AT+T Microwave Relay and Powell’s Books
Image by ptufts
This tower is almost certainly an old AT+T microwave relay station, back when long-distance traffic was uncommon enough that microwave links were sufficient to connect the nation. Each of these relays was in sight of its neighbors.
The network was designed and built during the cold war, and towers were placed in sheltered areas where possible, with a view of the next tower, but hills blocking all other directions to protect the station in the event of a nuclear attack.
The relay stations used vacuum-tube radio gear that required constant supervision and tuning, so there was round-the-clock staffing at these relays, even the remote ones.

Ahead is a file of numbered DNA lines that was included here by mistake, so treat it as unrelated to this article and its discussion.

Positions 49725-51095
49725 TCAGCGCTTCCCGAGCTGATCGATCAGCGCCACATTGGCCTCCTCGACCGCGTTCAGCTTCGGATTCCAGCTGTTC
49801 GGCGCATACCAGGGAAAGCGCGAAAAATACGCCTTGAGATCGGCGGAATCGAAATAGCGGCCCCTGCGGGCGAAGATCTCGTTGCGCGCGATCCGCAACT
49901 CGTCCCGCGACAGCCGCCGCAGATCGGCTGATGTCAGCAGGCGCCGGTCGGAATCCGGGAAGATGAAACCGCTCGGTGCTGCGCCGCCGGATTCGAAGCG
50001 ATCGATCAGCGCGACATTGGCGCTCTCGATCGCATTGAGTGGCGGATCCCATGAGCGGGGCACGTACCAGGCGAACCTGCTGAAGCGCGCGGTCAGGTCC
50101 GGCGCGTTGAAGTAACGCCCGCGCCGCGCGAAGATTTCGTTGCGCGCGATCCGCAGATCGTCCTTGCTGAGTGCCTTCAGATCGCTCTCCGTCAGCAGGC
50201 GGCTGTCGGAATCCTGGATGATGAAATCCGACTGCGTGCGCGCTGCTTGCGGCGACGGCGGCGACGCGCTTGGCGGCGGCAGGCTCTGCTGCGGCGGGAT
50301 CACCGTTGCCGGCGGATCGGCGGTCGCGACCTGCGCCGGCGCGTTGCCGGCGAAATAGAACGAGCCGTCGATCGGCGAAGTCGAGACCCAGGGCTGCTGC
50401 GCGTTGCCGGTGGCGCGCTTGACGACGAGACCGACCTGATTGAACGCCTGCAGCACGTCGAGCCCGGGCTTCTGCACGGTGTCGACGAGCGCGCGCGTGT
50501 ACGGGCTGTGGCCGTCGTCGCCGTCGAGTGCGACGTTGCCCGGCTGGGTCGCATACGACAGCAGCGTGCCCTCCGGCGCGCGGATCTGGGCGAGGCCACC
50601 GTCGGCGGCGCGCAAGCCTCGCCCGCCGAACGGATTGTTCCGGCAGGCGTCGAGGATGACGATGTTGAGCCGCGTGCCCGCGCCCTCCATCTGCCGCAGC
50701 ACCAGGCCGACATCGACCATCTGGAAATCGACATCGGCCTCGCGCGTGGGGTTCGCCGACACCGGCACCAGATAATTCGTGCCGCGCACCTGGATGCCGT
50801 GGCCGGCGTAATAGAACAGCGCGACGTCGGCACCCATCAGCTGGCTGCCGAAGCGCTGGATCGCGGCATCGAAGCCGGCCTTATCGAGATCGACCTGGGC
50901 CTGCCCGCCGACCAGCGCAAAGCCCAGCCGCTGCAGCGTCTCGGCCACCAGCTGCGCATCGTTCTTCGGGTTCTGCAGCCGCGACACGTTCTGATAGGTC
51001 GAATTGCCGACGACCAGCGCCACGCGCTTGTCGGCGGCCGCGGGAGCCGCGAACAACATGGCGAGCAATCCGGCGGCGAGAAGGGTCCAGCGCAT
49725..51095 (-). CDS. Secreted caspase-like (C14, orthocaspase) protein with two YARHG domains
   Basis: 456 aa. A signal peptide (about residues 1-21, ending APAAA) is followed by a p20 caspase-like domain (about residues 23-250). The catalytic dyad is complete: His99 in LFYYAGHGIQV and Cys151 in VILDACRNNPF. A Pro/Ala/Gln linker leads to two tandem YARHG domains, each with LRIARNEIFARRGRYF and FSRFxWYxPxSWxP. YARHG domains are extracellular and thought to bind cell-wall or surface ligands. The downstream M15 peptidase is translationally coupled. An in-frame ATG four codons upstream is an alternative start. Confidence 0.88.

By the time the book in the window, The pushbutton telephone songbook, was published, transistors had replaced tubes and the stations could now be operated remotely, with only occasional service visits.
Today, with the nation connected by wire and fiber, many of these towers are inactive or used as locations for cell phone antennas.